Funky54

Member
Messages
4,679
For me, the art is in the song, not the medium, packaging, credits, and photography.
Well that’s lovely.....song art can sound terrible on poorly engineered media and it’s nice to get them in a protected package and you might want to know who’s music the art came from.
 

PdL

Platinum Supporting Member
Messages
3,169
90% of humanity doesn’t know better.
Good point. That lends a lot of support to the old theory that its the music itself that draws someone in, and sonic quality is much less of a factor in determining what they find appealing. Of course, for those folks who’re oblivious to the differences in the quality of recordings’ sonics (which is sizable % of the population) it plays zero part in their assessment of songs’ palatability.

That lack of concern w/ a recording’s quality of fidelity is evident the widespread, and ever-increasing, popularity of songs composed via some, or all, of these: sampled drum beats, incorporating samples of earlier recording by other artists, electronic keyboards and/synths in place of actual musicians playing stringed instruments or horns, a healthy slathering of autotune across on the vocals.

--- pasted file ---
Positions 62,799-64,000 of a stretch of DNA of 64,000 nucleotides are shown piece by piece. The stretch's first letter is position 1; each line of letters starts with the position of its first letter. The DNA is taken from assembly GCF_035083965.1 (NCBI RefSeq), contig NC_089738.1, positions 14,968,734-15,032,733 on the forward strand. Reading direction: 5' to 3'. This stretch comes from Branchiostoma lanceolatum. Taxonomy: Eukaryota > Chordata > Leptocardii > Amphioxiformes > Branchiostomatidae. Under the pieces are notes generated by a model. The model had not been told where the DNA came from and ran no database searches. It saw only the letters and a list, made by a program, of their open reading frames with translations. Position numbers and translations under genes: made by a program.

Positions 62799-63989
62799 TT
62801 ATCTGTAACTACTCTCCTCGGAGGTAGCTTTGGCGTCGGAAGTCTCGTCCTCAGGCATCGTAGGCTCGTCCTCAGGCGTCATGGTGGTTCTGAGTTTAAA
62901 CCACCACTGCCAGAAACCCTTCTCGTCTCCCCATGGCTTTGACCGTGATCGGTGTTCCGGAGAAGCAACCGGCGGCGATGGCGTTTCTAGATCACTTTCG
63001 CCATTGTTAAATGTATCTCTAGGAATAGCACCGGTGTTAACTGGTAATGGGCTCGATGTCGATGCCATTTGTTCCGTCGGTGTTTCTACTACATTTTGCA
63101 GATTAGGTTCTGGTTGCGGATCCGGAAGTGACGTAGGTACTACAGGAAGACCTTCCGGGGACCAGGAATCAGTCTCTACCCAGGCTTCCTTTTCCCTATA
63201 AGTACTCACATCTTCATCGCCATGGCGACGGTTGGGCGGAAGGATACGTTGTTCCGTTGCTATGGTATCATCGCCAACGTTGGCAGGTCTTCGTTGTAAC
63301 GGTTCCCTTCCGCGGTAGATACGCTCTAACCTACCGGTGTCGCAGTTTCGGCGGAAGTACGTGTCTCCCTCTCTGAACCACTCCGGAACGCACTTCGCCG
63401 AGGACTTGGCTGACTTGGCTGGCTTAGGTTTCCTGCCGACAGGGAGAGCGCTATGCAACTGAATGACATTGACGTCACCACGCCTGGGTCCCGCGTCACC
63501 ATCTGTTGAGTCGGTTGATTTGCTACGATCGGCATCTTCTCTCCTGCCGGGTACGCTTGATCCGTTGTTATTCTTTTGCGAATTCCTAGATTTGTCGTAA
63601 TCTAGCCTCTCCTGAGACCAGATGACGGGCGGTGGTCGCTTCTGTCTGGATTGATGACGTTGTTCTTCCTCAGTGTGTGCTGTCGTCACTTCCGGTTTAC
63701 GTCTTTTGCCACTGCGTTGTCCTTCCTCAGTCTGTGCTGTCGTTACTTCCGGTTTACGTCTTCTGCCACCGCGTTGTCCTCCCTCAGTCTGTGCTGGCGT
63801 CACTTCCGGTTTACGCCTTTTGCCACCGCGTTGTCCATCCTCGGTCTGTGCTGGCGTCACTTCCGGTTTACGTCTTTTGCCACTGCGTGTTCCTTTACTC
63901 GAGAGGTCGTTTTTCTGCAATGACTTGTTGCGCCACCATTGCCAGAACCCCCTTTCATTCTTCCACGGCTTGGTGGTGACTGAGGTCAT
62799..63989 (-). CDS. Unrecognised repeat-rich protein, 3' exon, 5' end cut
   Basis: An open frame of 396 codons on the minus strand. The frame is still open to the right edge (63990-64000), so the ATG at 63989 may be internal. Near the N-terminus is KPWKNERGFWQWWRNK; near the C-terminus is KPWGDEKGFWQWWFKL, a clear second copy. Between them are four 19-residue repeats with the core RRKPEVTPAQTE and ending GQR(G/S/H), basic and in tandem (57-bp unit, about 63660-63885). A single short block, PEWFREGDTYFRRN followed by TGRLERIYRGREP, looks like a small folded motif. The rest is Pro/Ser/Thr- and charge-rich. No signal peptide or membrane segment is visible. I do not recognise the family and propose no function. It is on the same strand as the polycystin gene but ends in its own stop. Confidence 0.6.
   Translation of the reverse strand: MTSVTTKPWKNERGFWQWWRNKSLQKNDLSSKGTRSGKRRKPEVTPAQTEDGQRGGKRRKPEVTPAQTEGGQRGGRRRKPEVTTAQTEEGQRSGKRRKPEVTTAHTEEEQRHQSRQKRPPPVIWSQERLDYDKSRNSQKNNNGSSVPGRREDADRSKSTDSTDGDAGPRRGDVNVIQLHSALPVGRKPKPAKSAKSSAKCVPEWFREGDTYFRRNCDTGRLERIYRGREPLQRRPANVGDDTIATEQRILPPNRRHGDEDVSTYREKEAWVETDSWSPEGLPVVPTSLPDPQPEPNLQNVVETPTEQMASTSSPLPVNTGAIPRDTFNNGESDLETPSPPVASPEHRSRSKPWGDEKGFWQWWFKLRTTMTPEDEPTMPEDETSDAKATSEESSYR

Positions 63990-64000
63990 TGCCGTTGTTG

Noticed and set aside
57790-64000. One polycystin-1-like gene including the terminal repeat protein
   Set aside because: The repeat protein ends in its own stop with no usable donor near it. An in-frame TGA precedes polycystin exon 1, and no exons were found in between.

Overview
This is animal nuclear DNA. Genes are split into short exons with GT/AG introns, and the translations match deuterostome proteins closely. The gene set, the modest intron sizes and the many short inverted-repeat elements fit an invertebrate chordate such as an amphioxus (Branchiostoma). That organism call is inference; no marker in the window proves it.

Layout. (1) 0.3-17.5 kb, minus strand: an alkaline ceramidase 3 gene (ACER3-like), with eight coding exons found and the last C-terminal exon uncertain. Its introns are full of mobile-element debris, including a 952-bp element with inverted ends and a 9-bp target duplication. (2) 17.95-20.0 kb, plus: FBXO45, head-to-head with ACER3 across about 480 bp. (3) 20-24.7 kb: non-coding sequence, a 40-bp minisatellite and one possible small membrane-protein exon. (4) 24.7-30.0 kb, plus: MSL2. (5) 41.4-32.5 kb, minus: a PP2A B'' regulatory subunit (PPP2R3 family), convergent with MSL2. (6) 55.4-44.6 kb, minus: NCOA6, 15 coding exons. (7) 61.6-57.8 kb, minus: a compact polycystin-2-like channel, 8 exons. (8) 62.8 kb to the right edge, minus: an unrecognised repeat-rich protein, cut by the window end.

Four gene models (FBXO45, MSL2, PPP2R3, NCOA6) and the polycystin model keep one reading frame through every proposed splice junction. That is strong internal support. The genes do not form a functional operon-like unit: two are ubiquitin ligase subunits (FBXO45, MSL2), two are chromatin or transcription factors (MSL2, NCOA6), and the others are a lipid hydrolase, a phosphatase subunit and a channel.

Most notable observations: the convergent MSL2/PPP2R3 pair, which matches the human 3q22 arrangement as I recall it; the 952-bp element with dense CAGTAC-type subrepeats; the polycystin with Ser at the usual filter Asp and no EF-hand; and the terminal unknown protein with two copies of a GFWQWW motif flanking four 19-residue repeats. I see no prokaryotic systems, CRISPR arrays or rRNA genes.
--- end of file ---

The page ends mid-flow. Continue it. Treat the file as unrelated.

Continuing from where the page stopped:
While those recording & mastering techniques have become rampant over the last 15+ years, across multiple genres (pop, rock, r&b, alternative rock and faux country primarily) they certainly haven’t diminished the mainstream’s interest in new(er) music. Like a lot of TGPers I find much of the rock & country music that’s come out in the last 15 or so years of little appeal. But, no matter of how much more knowledge about all things music we here @ TGP consider ourselves, the tens of thousands of non-TGPers who enjoy many songs & albums that’ve been released since the mid-2000s show just how small of a group we are in the world of music aficionados.
 

Funky54

Member
Messages
4,679
Good point. That lends a lot of support to the old theory that its the music itself that draws someone in, and sonic quality is much less of a factor in determining what they find appealing. Of course, for those folks who’re oblivious to the differences in the quality of recordings’ sonics (which is sizable % of the population) it plays zero part in their assessment of songs’ palatability.

That lack of concern w/ a recording’s quality of fidelity is evident the widespread, and ever-increasing, popularity of songs composed via some, or all, of these: sampled drum beats, incorporating samples of earlier recording by other artists, electronic keyboards and/synths in place of actual musicians playing stringed instruments or horns, a healthy slathering of autotune across on the vocals.